Gifting

Posted on: February 14th, 2018

If you are an attorney under a Lasting or Enduring Power of Attorney or deputy under an deputyship order of the Court for a family member you may discover that inheritance tax will become an issue for the donor (the person giving you the power to act over their affairs) or person whom the order is about.  A person can become incapable of handling their financial affairs instantly through a catastrophic incident or gradually through mental decline.  Either way, it is common for someone to not have fully considered their estate or for circumstances to have changed to an extent that inheritance tax becomes an issue as assets are spent on care.

Once you have established that inheritance tax is payable on the death, you may be considering how to mitigate the tax. Gifting is a popular method, but you should be aware of your responsibilities as attorney or deputy.

It may help if I outline some gifting examples:

  • Making an interest free loan from the person’s assets.  The waived interest is a gift to the recipient of the loan.
  • Creating a trust of the person’s property.
  • Selling a property at an undervalue (less than its market value).
  • If the person is entitled to an inheritance from another’s estate, it is possible to vary the will of the person who has died to redirect the funds. 

In order to make any of these gifts, you will first require the authority of the Court of Protection.  You may also ask the Court to allow direct gifts to be made to beneficiaries in any will already made by the person in order to reduce the inheritance tax liability on death.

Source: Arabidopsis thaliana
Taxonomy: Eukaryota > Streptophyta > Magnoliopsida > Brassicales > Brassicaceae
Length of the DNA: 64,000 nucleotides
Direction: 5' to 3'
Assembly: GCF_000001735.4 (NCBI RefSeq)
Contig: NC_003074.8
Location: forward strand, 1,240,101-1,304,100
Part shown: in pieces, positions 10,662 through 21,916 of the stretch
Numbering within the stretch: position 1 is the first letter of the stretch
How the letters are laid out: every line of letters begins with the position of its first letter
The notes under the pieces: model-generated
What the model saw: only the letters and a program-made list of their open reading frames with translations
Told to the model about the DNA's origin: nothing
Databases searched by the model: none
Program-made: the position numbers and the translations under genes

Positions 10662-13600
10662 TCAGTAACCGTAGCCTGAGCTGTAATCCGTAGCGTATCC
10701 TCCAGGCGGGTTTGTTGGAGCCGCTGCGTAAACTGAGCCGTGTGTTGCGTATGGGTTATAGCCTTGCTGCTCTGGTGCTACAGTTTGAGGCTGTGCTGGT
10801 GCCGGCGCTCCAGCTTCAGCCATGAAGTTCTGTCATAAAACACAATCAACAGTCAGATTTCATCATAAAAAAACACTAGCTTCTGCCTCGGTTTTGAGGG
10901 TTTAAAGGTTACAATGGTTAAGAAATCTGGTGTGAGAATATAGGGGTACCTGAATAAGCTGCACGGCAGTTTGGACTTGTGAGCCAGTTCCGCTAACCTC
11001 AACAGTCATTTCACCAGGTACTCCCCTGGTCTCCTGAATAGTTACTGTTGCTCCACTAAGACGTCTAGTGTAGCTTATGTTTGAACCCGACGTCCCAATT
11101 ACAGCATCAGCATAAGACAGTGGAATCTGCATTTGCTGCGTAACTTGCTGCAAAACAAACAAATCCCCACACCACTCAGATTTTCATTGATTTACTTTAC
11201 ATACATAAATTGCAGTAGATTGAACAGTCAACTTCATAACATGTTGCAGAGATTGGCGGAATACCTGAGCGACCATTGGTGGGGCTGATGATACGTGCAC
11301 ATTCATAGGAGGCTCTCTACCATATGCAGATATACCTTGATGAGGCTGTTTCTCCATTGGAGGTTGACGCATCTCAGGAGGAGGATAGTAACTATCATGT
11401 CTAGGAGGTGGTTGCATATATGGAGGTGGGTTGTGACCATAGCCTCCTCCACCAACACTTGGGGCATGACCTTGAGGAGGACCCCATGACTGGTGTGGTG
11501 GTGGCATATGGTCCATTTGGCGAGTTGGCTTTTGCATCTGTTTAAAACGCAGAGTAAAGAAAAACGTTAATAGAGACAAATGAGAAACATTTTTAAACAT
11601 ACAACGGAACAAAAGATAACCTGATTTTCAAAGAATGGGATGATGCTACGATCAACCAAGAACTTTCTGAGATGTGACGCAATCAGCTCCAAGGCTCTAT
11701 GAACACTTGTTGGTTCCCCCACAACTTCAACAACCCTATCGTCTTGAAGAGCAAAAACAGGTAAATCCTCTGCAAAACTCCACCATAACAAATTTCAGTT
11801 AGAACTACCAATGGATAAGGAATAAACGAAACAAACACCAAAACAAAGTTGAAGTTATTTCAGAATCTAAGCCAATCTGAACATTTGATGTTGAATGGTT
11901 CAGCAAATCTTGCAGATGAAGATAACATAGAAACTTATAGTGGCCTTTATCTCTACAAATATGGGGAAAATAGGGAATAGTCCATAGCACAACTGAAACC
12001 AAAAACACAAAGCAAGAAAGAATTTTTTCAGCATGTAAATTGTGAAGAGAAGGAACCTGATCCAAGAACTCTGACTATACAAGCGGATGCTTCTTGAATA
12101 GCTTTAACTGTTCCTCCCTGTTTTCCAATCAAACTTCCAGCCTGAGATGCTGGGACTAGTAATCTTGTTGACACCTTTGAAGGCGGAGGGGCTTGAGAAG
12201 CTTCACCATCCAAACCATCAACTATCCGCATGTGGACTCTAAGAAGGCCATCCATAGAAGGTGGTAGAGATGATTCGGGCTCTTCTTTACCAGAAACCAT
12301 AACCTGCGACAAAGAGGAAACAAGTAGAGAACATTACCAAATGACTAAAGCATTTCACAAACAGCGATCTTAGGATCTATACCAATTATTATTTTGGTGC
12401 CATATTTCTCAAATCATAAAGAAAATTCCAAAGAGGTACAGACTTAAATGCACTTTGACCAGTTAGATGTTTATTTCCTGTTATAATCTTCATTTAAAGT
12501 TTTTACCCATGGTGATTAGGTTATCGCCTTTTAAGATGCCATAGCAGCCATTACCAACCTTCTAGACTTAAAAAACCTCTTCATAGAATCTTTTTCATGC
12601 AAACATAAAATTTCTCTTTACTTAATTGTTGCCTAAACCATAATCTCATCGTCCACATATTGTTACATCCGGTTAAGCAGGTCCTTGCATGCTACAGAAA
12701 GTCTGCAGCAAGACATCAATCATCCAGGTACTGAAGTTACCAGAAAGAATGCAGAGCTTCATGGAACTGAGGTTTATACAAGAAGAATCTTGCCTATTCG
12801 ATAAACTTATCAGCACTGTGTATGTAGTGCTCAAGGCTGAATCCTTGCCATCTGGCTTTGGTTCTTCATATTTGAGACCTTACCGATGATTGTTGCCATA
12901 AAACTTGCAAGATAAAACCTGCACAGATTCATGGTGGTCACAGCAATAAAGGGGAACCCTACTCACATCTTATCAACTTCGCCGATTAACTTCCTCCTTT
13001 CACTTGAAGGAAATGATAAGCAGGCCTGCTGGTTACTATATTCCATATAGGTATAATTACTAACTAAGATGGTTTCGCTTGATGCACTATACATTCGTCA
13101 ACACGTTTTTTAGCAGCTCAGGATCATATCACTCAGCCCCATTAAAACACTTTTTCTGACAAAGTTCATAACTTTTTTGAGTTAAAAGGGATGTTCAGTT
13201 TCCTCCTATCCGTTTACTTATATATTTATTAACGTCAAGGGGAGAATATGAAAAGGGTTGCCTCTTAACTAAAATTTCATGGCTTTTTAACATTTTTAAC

If you fail to obtain the permission of the Court before making or receiving a gift from the person concerned, you risk being removed by the Court of your position, having to repay the funds and being investigated by the police for fraud by abuse of position.

There are exceptions to this general rule which exist in order that the attorney’s and deputies can make simple gifts out of the estate.  These must be gifts made on a customary occasion such as to relations on birthdays or at Christmas.  Especially if this was performed whilst the person had the capacity to make these gifts themselves.  Charities can also benefit where the person was a regular supporter.  Finally, the value of the gift must be reasonable taking into account the circumstances and the funds available.

It is important to consider current and future care needs of the person and whether the making of the gift is in their best interests.  If it is envisioned that the person may go into care or they are currently living in a care home, you will need to be careful that any distribution via gift does not constitute deprivation of assets as this can have financial implications for any local authority funding that may be needed.

It is helpful to know what a donor would have wanted to happen with respect to gifting and instructions or guidance can be written into the Power of Attorney itself.

If you would like further information please contact Lindsay Taylor, a Solicitor in our Wills, Trusts & Probate team.